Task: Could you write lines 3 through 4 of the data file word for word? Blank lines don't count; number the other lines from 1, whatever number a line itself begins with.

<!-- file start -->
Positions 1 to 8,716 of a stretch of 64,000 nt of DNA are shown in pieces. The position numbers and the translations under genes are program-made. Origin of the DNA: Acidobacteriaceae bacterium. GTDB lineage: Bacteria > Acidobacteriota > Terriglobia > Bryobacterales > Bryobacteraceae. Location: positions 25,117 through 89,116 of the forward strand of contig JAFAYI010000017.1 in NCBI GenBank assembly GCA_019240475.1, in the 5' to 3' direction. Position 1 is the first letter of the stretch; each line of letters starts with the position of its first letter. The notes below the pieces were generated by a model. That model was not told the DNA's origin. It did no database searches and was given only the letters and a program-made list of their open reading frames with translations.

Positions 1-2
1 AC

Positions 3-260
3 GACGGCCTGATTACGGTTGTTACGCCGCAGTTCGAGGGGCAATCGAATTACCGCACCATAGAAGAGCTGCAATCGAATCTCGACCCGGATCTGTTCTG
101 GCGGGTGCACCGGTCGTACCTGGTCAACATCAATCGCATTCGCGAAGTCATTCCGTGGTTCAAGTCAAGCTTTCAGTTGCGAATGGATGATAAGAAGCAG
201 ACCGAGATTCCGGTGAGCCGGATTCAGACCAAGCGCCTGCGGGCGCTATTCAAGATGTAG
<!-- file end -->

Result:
1 AC

Positions 3-260